The primary function of any assessment is to understand the situation of the victims involved otherwise the process would be meaningless. With that said, even though assessment was conducted herein, according to the SCR report, no attempts were made by the professionals involved to understand the situation of the child. No one actually observed and studied the victim, which as mentioned before could have greatly helped with the case. In the assessment of social needs, as highlighted by Royse (2007) the main function of observation is to understand and facilitate communication with the child which leads to the generation of information. To warrant that the victims’ needs are fully met, it is very important to communicate with them. Regrettably, no one communicated with Daniel or rather took an opportunity to observe him so that they can understand him. In order to conduct their work effectively, as stated by their professional board, social and health workers should learn to observe and communicate with the victims to make sense of their circumstances. Apart from good assessment skills, social and health workers need to have adequate knowledge in their field and try to think outside the box in different circumstance. Despite the reports that they received from Daniel’s parents, the fact that he always seemed invisible and his poor language and social skills clearly indicate that something was wrong with the kid. And as mentioned before his head bangs also indicated that there was something wrong with him, which could have prompted an assessment had the social workers been so reasonable. As evident, good theory forms a basis for social and health work since it helps the professionals to explain the emergence of certain actions and behaviour and how they can act with regards to that (Reckwitz, 2002).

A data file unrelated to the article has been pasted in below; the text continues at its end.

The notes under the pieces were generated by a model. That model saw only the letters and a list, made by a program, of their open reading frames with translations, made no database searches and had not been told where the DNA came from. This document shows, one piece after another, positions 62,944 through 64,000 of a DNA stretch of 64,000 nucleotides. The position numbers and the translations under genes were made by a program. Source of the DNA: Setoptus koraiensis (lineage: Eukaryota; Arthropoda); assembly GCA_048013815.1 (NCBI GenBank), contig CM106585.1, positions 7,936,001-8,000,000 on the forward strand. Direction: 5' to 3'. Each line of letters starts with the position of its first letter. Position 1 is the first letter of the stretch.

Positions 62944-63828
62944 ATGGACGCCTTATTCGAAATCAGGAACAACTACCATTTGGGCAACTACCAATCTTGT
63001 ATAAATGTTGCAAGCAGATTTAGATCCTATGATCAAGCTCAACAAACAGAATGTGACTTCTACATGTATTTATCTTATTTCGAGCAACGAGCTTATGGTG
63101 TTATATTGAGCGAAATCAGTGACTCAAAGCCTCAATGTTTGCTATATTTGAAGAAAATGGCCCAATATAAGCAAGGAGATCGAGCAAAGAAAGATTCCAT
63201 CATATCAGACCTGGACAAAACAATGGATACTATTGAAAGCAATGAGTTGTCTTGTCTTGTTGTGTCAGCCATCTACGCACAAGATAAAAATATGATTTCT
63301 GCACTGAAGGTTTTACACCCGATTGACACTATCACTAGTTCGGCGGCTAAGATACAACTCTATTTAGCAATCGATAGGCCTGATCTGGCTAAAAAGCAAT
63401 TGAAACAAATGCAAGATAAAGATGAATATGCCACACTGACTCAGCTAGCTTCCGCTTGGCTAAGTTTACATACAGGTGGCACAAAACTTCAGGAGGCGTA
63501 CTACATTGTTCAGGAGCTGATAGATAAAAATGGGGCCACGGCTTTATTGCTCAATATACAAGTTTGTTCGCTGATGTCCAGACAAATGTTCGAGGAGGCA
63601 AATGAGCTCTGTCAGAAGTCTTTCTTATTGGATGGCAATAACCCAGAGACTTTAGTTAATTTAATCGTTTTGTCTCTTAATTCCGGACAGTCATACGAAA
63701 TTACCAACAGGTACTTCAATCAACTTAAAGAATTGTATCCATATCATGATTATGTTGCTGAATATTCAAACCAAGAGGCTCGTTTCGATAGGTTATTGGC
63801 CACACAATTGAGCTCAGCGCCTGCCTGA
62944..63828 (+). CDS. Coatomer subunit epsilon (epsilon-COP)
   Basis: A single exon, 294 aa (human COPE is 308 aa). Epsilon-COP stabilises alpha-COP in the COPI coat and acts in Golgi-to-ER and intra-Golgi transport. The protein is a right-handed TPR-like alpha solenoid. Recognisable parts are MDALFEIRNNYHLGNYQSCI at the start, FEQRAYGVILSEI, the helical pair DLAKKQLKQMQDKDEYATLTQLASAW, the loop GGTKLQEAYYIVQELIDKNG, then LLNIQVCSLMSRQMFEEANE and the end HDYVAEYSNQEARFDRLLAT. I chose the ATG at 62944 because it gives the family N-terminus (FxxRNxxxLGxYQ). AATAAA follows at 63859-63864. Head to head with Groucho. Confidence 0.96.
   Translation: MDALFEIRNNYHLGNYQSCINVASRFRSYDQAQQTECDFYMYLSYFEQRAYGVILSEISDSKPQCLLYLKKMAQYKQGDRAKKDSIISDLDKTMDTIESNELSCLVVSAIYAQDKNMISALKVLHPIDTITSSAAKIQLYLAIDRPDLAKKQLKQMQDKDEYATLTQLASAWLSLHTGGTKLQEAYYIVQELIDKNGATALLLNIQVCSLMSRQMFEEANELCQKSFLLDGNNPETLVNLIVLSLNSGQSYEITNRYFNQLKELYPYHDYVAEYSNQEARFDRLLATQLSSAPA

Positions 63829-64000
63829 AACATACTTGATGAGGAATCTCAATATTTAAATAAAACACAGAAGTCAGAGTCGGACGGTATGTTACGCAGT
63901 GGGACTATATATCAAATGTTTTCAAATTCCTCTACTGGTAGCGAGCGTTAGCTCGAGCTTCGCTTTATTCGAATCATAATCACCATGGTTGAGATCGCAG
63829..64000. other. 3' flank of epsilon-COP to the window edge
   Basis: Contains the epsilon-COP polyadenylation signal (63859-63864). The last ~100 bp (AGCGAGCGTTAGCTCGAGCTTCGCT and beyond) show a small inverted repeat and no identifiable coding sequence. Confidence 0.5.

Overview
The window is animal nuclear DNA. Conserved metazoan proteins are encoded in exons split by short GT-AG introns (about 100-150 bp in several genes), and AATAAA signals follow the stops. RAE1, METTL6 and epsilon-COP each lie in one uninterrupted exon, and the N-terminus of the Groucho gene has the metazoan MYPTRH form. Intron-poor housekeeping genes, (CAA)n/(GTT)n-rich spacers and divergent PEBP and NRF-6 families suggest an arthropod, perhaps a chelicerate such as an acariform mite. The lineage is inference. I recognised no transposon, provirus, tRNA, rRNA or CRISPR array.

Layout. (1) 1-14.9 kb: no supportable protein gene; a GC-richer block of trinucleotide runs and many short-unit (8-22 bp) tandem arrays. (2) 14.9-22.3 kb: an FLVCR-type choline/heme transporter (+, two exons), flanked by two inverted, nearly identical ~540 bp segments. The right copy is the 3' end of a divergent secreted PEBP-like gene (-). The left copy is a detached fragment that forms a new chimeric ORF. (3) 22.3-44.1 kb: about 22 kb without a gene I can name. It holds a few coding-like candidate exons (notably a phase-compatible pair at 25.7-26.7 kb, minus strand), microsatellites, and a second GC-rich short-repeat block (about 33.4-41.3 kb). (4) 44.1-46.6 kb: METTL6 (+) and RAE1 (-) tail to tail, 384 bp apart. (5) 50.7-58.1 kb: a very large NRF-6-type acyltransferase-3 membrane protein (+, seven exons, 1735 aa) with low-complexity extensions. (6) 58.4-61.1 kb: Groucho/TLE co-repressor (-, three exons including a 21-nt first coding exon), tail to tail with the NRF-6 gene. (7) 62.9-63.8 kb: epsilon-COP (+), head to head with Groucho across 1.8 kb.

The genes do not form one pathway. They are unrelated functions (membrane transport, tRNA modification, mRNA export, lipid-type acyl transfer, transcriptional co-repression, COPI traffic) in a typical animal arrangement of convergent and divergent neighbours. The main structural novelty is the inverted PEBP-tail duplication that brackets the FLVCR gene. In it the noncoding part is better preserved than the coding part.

Even though the present SCR highlights several issues, which can easily be used to shift the blame from one party to the other, the most important aspect however is that it provided a clear analysis of what took place thus enabling individuals to learn important lessons that can enhance their practice; therefore serves its intended purpose. Herein, several factors contributed to the death of Daniel. To begin with, lack of information by the social service worker during the initial assessment. As mentioned, this could have prompted child protection services. It is difficult however to throw the blame to the local authorities since they were overloaded with work. In addition, the non-digitalized systems made the task more burdensome. The second factor relates to collaboration. Even though most agencies attributed their failure to aspects such as heavy workloads and being understaffed, the lack of follow up by social service agents and the lack of response from others made it difficult to follow the process thoroughly. This can also be attributed to poor leadership since as mentioned, Ofsted had lost its elements of specialism hence monitoring such cases was difficult. Another important aspect was communication, which affected the way individuals perceived the information, which also highlights the concept of optimism in social work. The use of theory in practice also played an important role. Had the social workers applied theory, then they would have been able to detect the child’s condition. Daniel was not only failed by his mother, but also with the systems put in place to protect his welfare. Even though in most cases, bureaucracy preceded over common sense, as social and health workers it is the duty of one to go beyond what is required to protect the welfare of the individual involved. Had this been done, Daniel’s young life could have been saved from the cruel encounters which led to his death. This work justifies the statement that no assessment of risk within a family or to a particular child can be effective without the direct engagement of the child, which can be achieved through observations and communication to gain experience of their wishes, feelings and experiences. One of the most valuable lessons learnt is that social work practices should be in line with theoretical concepts. In addition, social workers should be able to think outside the box, use common sense and place children at the centre of their work. And lastly, since the assessment process form the basis for social work, it should be treated with utmost importance. Information regarding incidences should be critically assessed to determine the presence of significant harm.